Den här texten är gömd i en guide till spelet Deus Ex: Human Revolution på sidan Gamefaqs. Det är synd, för den är verkligen läsvärd. Därför tänkte jag slänga upp den här. Berömmas den som berömmas bör. I creditsdelen av guiden står det att guiden är skriven av Absolute Steve. Men här kommer texten iallafall:
WHAT HAPPENS WHEN YOU PLAY A VIDEOGAME?
What a ridiculous question, right? I don’t intend to bore you with a long philosophical interpretation on what happens when you play a videogame, but I do wish to make a comment on it, if only to give some appreciation of the enormous potential hidden in videogames, and to show that this is far from being used to its full extent.
To answer this question: You start to live in the world of the videogame. Your ”lifeworld” merges with another lifeworld – a world fully created by human beings. This is different from reading a book or watching a movie. One certainly reflects on literary and cinematographic worlds, but the subject’s free will plays no role in those other lifeworlds. Not only is their narrative linear; more importantly, the feeling of “exploring” that lifeworld is not as strong as is the case in a videogame’s lifeworld.
We can expect the videogame industry only to grow over the next few decades, giving the following reasons for this expansion. Generations of gamers grow older and don’t completely quit playing videogames. Our (grand)parents might not be avid gamers, but at least some of us who are currently in their twenties will still play a videogame occasionally when they’re twenty, thirty years older. Furthermore, the industry is looking to find new audiences; even our parents have heard of Wii Sports. Videogames in which interactive narrative is an important aspect of gameplay add an extra dimension to the exploration of their lifeworld. It would be premature to call games like Heavy Rain the predecessors of this genre, but it’s likely to eventually see an increase of games aimed at different, larger audiences.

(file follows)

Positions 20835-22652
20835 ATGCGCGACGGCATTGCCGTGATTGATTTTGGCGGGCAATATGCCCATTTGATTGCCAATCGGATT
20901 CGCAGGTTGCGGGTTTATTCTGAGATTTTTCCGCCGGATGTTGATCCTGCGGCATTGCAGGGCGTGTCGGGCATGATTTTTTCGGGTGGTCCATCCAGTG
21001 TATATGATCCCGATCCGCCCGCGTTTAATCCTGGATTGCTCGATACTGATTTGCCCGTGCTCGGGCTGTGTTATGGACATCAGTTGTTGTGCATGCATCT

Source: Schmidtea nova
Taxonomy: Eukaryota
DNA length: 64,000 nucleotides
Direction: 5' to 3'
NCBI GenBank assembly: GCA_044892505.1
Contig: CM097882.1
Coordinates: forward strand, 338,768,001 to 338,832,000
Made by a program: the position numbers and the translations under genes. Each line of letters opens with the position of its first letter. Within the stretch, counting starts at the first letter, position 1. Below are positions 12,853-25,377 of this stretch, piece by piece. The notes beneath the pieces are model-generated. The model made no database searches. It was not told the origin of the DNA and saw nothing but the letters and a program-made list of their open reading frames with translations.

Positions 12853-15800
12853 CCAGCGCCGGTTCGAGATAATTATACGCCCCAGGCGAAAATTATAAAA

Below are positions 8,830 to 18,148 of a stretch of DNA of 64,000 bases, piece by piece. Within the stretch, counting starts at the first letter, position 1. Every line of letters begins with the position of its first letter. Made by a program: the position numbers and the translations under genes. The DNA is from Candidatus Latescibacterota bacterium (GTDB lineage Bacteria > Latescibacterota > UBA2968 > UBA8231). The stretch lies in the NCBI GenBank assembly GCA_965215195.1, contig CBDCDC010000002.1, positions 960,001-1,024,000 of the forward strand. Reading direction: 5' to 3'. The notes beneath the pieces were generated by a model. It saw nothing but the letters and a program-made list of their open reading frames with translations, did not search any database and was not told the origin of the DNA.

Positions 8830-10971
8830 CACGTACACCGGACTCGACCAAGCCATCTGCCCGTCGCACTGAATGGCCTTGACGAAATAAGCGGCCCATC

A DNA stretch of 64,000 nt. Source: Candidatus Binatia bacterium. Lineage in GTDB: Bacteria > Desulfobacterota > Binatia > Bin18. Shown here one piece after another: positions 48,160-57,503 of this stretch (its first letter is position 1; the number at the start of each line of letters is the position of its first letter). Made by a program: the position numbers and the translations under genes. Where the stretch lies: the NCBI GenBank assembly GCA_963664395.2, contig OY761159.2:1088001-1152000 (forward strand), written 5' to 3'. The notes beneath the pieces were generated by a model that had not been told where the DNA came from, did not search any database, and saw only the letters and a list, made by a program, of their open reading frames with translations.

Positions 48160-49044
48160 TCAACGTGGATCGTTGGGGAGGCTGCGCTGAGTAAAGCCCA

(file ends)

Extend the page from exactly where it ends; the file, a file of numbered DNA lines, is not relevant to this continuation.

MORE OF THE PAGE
It’s important to realize that videogames are changing the world in their own way. Thirty years ago, no one would have thought that they could’ve had such a large influence on popular culture. The improvement of hardware’s mobility - in other words, the increasing ease to merge lifeworlds – comes in the form of handheld consoles, but also with the possibilities the internet has to offer. Massive Multiplayer Online games even allow you to interact with other people who experience the very same world as you; how can a world not be real if two people experience it at the same time, better yet if millions of people literally live a “second life” in an other lifeworld?
While this broadens and enriches lifeworlds in a sense, it is interactive narrative – like Deus Ex offers – that teaches us more about things like ethics and communication. It makes the secondary lifeworld realistic, livable, and explorable. Unfortunately, many games still have linear narrative storytelling.
Because of space constraints, it suffices to say that other lifeworlds have their benefits. In a mythless and increasingly rationalizing world, limitless abilities in other lifeworlds are not only appealing, they’re wings of freedom in various ways. It is obviously important we don’t forget about our primary lifeworld – we need to drink, eat, be physically safe, and make love every once in a while. The highest danger lies in neglecting our higher needs; esteem and self-actualisation. If we put our secondary lifeworld above out primary lifeworld in terms of importance/value, we will slowly estrange from our primary lifeworld. Trophies, achievements, leaderboards and all the like are fun, but sacrificing parts of your primary lifeworld can lead to addiction and in the long term to regrets. Fortunately this warning only applies to a handful of gamers.